Who are Marine Minerals Ltd?

Marine Minerals is a Cornish company created to investigate whether it is possible, in an environmentally, socially and economically viable way, to recover tin from the marine environment. We are currently investigating possible options off the North Cornwall coast: the tin here is from material deposited in sand on the seabed as a result of Cornwall’s historic tin mining past.

Why recover the tin?

Because of increased global demand, tin is a valuable resource, with applications in many hi-tech industries. Recovering the tin will bring valuable investment into Cornwall and well paid skilled, non-seasonal jobs which Cornwall desperately needs. We are on record as saying that the project can only proceed if the tin can be recovered in a way that is environmentally, socially as well as commercially viable.

How will you recover the tin?

We have rejected techniques such as traditional dredging, as being environmentally unacceptable. We are investigating and developing new, precise technologies that can recover tin in a way that will cause minimal disturbance to wildlife and the seabed. One solution being investigated is to filter the sand at sea, with only the portion containing tin being retained. This small proportion – we anticipate 5% of the total sand filtered - would be taken ashore, while the remaining 95% would be immediately replaced back in the seabed where it came from.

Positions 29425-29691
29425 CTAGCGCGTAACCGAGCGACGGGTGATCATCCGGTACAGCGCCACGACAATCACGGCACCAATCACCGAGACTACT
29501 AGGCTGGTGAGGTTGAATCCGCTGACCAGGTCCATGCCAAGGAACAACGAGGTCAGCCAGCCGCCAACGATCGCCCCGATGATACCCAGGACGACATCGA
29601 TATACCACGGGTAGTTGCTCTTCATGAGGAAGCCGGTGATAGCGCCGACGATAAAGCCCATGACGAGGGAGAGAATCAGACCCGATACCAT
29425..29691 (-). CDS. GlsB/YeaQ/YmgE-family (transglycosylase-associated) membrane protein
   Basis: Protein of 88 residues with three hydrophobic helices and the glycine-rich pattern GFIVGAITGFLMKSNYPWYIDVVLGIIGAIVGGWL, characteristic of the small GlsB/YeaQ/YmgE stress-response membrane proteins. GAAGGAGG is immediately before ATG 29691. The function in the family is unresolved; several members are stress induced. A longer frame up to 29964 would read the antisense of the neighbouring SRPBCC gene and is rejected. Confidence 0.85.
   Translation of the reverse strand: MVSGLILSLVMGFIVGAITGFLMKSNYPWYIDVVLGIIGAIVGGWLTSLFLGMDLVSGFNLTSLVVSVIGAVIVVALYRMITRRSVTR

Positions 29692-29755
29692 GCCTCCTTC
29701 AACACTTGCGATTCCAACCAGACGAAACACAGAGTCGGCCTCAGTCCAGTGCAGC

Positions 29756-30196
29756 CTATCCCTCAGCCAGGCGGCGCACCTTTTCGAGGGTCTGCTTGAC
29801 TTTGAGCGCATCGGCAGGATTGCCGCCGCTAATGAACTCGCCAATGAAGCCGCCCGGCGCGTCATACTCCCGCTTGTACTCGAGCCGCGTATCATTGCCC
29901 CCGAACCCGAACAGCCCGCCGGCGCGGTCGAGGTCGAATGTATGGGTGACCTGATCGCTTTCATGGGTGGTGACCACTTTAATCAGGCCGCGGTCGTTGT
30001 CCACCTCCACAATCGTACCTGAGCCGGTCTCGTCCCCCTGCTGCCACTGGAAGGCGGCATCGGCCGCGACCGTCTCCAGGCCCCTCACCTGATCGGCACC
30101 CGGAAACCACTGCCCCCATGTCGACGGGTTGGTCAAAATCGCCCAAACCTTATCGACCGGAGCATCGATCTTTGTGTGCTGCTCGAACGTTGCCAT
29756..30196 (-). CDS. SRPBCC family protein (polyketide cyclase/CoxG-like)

What will happen to the tin bearing sand?

We are currently investigating and considering options for how and where the tin bearing sand can be brought ashore and processed: currently Hayle, Fowey or Falmouth are possible – whichever is the preferred option will be the subject of a year long land-based Environmental Impact Assessment.

Why is the project important for Cornwall?

If this project - to recover tin in an environmentally and socially practical way - goes ahead, it would bring significant numbers of jobs and investment to Cornwall, both at sea and on land.  In addition to this, Cornwall will have developed innovative marine mining techniques with potential global application. The new techniques could be taken to other parts of the world where marine mining takes place, and used to establish far less intrusive and destructive methods than are currently employed. This would further enhance Cornwall’s position as a global hub of mining expertise.


How much sand is going to be removed from the seabed? Will we lose sand from our beaches?

The expected sand volume figures are in the public Scoping Report and have been discussed with MMO, Natural England, The Hayle Harbour Trust and others. We anticipate an average of around 8,000 tonnes of tin-bearing sand a month will be brought ashore.  To put this in context, at a rough estimate there is something like a billion tonnes of loose, or “dynamic” sand in total in the area we are aiming to recover the tin from.  Work to date suggests that the impact of our sifting and partial sand removal is dwarfed by natural processes, such as tides, currents and storms, that move the dynamic sand on this stretch of the North Cornwall Coast throughout the year.  That all said, this topic will quite rightly be a key part of the EIA.